Jamiat Ulama-i-Hind files review plea against Ayodhya verdict

Maulana Syed Ashhad Rashidi is the president of Jamiat Ulama-i-Hind in Lucknow.

New Delhi: The Jamiat Ulama-i-Hind on Monday moved the Supreme Court seeking reconsideration of its November 9 verdict giving the ownership of the disputed site at Ayodhya to the idol of Ram Lalla for the construction of a Ram temple, that it said not only amounted to condoning the illegal acts of the Hindu parties but also rewarding them.

Noting that he was conscious of the sensitive nature of the issue and that he understands the need to put an end to the dispute in order to maintain peace and harmony in India, petitioner Maulana Syed Ashhad Rashidi asserted there could be no lasting peace without justice or accountability.

Maulana Syed Ashhad Rashidi is the president of Jamiat Ulama-i-Hind in Lucknow.

Pointing to “errors” in the November 9 order, the plea for reconsideration says that by directing a temple to be built at the disputed site amounted to destruction of the Babri Masjid if it had not already been demolished on December 6, 1992.

The direction for a “temple to be built at the disputed land, which virtually amounts to a mandamus to destroy, because had the Babri Masjid not been illegally demolished on December 6, 1992, the execution of the present order would have required the destruction of an existing mosque to make space for a proposed temple”, says the petition.

Though the Supreme Court in its verdict had noted three of the several illegalities committed by the Hindu parties, the review petition says yet it proceeded to “not only condone the said illegal acts but to award the same by allotting the disputed site to the Hindu parties”.

Monday was the 24th day since the judgment was pronounced on November 9. The plea for reconsideration of verdict can be filed within 30 days of the pronouncement of the judgment.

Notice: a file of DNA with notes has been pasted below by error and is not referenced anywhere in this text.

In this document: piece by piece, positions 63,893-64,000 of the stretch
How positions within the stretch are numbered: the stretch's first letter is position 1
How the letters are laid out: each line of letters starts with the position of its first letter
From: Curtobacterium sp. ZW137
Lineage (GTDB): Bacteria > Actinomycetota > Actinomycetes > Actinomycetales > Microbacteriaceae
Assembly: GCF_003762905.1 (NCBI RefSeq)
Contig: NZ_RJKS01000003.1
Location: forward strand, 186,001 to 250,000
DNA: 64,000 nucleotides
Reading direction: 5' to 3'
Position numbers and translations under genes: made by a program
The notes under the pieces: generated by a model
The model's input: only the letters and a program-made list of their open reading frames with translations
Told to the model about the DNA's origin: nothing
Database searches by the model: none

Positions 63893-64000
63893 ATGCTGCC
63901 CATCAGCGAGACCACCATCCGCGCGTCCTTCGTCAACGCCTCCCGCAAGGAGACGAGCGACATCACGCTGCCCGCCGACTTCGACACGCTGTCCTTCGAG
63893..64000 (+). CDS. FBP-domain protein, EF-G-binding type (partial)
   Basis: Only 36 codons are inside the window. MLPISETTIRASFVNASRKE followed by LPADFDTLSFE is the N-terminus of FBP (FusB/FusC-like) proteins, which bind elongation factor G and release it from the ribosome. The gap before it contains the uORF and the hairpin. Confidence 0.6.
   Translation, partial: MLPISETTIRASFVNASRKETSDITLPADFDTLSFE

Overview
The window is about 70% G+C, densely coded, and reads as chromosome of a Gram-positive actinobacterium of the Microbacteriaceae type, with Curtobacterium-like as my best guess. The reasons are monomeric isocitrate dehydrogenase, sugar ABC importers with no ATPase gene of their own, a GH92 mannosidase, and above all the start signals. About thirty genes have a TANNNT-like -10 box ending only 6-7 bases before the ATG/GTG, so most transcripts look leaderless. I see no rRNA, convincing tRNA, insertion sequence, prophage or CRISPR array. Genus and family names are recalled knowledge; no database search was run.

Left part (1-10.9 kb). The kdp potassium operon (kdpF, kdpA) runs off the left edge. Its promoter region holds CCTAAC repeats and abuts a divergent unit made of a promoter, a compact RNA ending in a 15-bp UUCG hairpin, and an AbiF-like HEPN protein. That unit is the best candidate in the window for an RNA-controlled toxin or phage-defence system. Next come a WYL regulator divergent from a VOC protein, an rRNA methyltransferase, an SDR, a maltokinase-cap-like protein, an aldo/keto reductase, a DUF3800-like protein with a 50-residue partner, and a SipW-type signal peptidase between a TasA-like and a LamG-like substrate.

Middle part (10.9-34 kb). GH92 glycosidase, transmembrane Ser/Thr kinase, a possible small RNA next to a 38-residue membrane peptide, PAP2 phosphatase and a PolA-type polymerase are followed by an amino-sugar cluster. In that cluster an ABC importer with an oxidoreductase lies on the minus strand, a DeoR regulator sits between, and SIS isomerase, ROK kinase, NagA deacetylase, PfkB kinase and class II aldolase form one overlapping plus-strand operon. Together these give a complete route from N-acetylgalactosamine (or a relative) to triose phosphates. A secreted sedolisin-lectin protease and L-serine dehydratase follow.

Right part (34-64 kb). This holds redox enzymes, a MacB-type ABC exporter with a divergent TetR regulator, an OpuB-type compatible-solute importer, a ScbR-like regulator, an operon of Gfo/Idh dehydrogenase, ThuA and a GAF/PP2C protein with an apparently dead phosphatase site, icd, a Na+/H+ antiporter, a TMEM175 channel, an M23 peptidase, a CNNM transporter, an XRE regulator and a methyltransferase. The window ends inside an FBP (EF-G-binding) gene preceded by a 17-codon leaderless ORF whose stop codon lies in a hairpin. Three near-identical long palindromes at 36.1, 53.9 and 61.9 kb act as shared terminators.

The three illegalities pointed out by the petitioner seeking the recall of the November 9 order includes damaging the domes of the Babri Masjid in 1934, desecrating the Babri Masjid by placing the idols of Ram Lalla under the central dome in 1949 and the  demolition of the Babri Masjid in 1992.

The petition contended that instead of awarding the disputed site to the Muslim parties, it was given to the Hindu parties, knowing well that their claim over the disputed site was based on three acts of illegalities in 1934, 1949 and 1992.

It further says the court “erroneously” exercised its plenary powers under Article 142 directing the allotment of five acres of alternate land, which was neither pleaded for nor sought by any of the parties.

Saying the Babri Masjid was demolished on December 6, 1992 in brazen violation of multiple orders of the Supreme Court, the review petition has noted that even the court had in its November 9 order said the events of December 6, 1992 were an “egregious violation” of the rule of law.

In these circumstances, justice could have been done by directing the Centre and Uttar Pradesh government to reconstruct the Babri Masjid, but instead the court was in “grave error” by handing over the disputed site to the Hindu parties, “who had not approached the court with clean hands and indulged in repeatedly flouting the orders of this court”.

While Maulana Syed Ashhad Rashidi filed the petition on Monday, another plea by the All India Muslim Personal Law Board is likely to be filed in the coming days, before December 9.

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